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Title In Patients with Feeding Tubes, Dentists Should Consider Pre-Medicating to Reduce the Chances of Aspiration Pneumonia During Invasive Dental Treatment
Clinical Question In an adult patient with feeding tubes, does pre-medicating the patient prior to invasive dental treatment such as surgical procedures reduce infections and aid in healing?
Clinical Bottom Line At this time, there is no evidence in regarding pre-medication of a patient with feeding tubes aiming to reduce infections during invasive dental treatment. However, a review supports that patients with feeding tubes receive proper dental care.
Best Evidence (you may view more info by clicking on the PubMed ID link)
PubMed ID Author / Year Patient Group Study type
(level of evidence)
#1) 10765889Dyment/1999Children with feeding tubesNarrative Review
Key resultsPatients with feeding tubes often present with large amounts of calculus, decreased caries activity, oral hypersensitivity, and dental erosion caused by gastro-esophageal reflex. These oral manifestations will affect the patient’s general health. Recurrent pneumonia is a concern for tube-fed patients where complications arise from impaired protective airway reflexes. Frequent, professional cleaning will be helpful in reducing the bacteria count associated with pneumonia in the oropharyngeal secretions. Increased dental visits to control patient’s calculus levels also benefit the patient. Frequency of dental visits depends on individual patient case and their oral health needs.
Evidence Search ("Dental Care"[Mesh]) AND "Enteral Nutrition"[Mesh]
Comments on
The Evidence
Validity: The review is based on multiple studies based on the oral diseases seen in children who are tube-fed. Perspective: Since there is no evidence in regards to the outcome of an invasive dental treatment for a tube-fed patient, it is up to the care-provider to make a professional judgment as to whether pre-medicating is beneficial for their patients. A further consideration would be that of choosing the correct local anesthetic for a dental procedure of an intubated patient.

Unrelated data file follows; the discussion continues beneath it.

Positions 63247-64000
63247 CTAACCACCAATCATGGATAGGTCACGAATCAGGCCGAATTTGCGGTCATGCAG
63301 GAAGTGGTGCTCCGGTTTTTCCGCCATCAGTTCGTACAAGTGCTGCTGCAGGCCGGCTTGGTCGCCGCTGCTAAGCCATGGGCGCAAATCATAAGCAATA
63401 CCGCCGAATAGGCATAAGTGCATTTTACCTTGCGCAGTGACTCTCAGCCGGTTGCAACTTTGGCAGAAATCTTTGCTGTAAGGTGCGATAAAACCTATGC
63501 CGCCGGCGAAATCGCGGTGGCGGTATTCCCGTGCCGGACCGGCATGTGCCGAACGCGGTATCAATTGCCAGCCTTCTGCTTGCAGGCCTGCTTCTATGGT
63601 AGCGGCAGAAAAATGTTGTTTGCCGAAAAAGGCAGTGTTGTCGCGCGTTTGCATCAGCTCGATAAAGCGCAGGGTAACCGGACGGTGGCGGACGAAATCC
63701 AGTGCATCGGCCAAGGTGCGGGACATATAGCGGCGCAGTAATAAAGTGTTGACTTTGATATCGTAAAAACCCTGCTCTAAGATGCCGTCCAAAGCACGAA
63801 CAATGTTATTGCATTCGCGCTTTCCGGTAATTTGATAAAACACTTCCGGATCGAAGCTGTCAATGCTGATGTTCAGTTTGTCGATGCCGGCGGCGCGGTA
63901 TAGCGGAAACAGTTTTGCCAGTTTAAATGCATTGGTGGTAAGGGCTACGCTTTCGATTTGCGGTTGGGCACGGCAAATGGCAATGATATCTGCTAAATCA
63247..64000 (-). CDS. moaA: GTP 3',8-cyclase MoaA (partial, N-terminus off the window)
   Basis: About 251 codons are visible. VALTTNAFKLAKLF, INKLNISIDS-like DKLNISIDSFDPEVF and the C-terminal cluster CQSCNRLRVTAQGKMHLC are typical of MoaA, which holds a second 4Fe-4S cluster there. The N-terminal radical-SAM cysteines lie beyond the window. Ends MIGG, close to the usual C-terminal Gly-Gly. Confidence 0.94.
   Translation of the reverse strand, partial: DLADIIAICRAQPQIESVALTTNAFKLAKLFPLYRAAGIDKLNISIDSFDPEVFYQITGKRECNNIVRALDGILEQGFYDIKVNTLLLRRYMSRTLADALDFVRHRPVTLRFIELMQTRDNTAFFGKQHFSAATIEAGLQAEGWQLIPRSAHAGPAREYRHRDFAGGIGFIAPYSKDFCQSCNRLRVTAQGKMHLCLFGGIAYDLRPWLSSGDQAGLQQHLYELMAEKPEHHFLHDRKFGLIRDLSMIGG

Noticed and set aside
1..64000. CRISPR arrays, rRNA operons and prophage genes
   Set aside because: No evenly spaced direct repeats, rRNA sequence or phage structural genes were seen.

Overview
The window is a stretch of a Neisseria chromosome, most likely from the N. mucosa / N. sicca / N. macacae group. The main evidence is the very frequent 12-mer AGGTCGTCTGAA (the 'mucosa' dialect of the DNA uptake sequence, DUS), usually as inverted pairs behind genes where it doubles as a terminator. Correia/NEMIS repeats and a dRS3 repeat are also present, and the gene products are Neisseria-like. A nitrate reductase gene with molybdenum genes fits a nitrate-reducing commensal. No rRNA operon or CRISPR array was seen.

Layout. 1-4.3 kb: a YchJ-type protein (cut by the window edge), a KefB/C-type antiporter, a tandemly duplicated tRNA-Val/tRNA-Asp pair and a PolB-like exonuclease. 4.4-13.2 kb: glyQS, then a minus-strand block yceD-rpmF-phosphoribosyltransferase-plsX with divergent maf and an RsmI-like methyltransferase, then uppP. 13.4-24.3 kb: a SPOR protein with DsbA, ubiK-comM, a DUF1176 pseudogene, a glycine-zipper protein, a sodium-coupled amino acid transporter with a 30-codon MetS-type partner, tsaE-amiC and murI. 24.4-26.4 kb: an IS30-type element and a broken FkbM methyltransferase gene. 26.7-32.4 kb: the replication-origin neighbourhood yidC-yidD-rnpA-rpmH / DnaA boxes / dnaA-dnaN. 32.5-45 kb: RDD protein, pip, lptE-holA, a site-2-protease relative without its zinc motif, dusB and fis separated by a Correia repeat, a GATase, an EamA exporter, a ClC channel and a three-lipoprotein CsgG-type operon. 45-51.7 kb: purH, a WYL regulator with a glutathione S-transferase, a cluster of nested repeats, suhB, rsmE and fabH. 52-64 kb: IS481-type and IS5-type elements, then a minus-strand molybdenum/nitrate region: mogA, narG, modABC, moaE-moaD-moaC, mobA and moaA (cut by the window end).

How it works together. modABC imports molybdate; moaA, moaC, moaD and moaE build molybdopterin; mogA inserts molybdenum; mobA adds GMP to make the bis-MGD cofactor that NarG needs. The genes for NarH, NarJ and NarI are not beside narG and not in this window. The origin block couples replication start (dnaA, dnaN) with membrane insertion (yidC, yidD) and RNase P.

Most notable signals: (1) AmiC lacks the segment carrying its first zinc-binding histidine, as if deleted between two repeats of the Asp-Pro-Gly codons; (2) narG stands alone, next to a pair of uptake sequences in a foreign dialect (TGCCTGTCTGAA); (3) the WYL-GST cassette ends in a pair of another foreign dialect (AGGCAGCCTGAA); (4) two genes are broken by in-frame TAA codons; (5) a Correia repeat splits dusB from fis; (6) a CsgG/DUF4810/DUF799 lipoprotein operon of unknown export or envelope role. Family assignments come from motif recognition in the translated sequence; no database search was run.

Applicability The subjects were children who were tube-fed and comparisons were between these subjects and non-intubated patients. Patient compliance, discomfort, and frequent visits could explain possible reduced dental visits. On the other hand, improved oral and general health may be reasons to recommend intervention for these patients. Regarding the pre-medication treatment of these patients, it is up to the provider dentist to make careful treatment choices of intubated patients for invasive dental procedures. Consultations with physician specialist and other health care providers such as oral surgeons are amongst available options for the provider dentist providing oral health care for these patients.
Specialty/Discipline (Oral Medicine/Pathology/Radiology) (General Dentistry) (Oral Surgery) (Periodontics) (Dental Hygiene)
Keywords Intubated patients, pre-medicating, patients on feeding tubes
ID# 2632
Date of submission: 03/22/2014spacer
E-mail ahmadm3@livemail.uthscsa.edu
Author Mariam Ahmad
Co-author(s) e-mail
Faculty mentor/Co-author Moshtagh R. Farokhi, DDS, MPH
Faculty mentor/Co-author e-mail farokhi@uthscsa.edu
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